In the meantime, however, it’s difficult not to get slightly panicky at my lack of sleep healthiness. As with anything else, being told repeatedly that something is good for you doesn’t make it any easier to do that thing. For example, most people know that it’s beneficial to exercise thirty minutes a day. This has been part of our vernacular for quite some time, but I’ll wager a bet that most people don’t do it. I know I don’t, although I do my taiji regiment every morning.

As for self-compassion, it’s a good tip, but it’s so hard to do. I’ve become much nicer to myself over the years, but there’s still an ever-present, lowkey self-negging present in the back of my brain. I hate to proselytize, but it’s taiji and therapy that has gotten me this far. I haven’t been in therapy for a few years, but it gave me a foundation for thinking about things more critically without being overly self-critical. As for taiji, I’m in it for the long game. It’s not something that immediately made me feel better about myself, but nine years later, I can see the many positive benefits it’s given to me.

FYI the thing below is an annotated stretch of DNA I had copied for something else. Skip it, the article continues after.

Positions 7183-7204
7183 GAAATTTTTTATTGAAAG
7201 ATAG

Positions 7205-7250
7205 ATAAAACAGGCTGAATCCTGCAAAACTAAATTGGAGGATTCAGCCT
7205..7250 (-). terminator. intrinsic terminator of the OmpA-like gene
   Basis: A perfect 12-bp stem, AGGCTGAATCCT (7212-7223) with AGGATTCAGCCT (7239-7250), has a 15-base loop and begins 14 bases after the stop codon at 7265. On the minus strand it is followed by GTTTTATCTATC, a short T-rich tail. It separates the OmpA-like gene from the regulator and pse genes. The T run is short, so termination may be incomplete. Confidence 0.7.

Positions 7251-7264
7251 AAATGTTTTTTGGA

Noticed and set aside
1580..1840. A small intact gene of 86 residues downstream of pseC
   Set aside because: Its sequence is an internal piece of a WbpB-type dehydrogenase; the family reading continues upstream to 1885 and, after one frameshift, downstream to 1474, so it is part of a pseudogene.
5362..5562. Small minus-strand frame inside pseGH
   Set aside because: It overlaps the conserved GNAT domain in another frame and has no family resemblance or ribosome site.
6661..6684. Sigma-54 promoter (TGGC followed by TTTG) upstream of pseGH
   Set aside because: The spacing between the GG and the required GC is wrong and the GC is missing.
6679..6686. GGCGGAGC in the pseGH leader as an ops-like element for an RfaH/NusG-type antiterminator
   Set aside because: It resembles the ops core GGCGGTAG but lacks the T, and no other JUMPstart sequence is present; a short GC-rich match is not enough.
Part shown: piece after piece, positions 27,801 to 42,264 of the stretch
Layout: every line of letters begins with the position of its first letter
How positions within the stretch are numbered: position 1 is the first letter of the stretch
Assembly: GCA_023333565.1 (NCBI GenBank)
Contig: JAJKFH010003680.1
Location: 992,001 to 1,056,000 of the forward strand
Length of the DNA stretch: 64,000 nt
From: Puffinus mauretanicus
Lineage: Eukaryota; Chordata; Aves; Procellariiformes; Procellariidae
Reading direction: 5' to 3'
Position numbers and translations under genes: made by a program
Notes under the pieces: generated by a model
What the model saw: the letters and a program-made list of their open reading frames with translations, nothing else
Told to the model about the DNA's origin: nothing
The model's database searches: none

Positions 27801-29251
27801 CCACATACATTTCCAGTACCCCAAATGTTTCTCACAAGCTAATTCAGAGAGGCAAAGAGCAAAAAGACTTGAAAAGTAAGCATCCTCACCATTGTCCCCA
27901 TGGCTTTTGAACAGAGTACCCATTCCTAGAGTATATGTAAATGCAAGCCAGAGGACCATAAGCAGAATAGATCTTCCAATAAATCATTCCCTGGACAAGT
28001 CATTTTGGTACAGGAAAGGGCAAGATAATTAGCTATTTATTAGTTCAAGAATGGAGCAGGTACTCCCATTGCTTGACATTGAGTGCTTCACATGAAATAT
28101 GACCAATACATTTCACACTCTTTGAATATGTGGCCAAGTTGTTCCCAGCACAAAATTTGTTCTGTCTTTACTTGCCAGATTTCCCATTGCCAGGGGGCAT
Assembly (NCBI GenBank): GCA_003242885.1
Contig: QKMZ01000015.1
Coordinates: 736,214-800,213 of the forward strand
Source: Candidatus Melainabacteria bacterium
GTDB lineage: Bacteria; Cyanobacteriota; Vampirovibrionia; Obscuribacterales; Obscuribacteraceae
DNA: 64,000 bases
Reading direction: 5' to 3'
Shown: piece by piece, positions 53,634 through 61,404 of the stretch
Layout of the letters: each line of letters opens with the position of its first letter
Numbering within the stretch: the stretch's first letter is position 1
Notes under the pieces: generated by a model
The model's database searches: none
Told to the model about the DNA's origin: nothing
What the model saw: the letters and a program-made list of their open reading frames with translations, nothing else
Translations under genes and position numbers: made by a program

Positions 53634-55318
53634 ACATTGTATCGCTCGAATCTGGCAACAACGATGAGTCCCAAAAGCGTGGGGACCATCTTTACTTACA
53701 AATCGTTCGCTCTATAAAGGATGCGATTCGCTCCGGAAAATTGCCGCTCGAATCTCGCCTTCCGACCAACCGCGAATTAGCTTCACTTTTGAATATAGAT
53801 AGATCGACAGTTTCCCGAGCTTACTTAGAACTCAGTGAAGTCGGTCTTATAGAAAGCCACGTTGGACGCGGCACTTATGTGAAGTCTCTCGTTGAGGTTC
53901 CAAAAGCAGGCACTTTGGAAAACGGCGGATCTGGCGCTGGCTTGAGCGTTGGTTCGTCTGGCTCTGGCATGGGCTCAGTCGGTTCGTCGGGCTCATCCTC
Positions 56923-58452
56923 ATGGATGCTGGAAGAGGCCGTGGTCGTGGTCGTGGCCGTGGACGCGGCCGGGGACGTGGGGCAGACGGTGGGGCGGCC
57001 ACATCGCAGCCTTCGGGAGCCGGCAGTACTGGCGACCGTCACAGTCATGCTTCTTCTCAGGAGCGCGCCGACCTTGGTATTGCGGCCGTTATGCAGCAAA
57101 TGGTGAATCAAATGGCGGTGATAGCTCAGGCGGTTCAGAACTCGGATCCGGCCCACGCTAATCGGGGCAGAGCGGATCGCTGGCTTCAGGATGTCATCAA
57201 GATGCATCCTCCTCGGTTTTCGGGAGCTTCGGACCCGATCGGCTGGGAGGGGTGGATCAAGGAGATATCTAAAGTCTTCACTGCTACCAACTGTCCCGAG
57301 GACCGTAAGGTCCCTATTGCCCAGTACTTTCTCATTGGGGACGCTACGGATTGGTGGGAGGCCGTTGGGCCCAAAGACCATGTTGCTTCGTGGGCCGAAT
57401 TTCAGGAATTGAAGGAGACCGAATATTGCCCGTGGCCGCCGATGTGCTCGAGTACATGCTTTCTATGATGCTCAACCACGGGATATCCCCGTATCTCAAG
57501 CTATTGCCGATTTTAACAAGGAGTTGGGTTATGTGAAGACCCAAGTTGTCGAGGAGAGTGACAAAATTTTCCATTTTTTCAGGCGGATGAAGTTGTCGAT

Speaking briefly about a deep connection, it’s hard to feel that when you’re depressed. I have really good friends whom I love and whom I know love me. This is not just an intellectual, “Oh, they must care about me somewhat because they have stuck around for so long.” I know it in my heart and in my bones. However, when I’m depressed, it’s as if there’s a thick cloudy fog wrapped around my heart (and bones), buffering me from what it’s feeling. That’s when I slip back to the intellectual, “I know my friends love me”, but I don’t feel it the way I do otherwise. So, yes, a deep connection is crucial, but what to do when you don’t feel it?

I don’t have answers, obviously. I think I’ll look up the program and listen to the whole thing because I only heard fifteen or twenty minutes. I’ll also continue doing taiji, obviously, as it’s the single best thing I’ve done for my mental health in the past decade. Other than that, I’ll muddle along best I can–like most people do.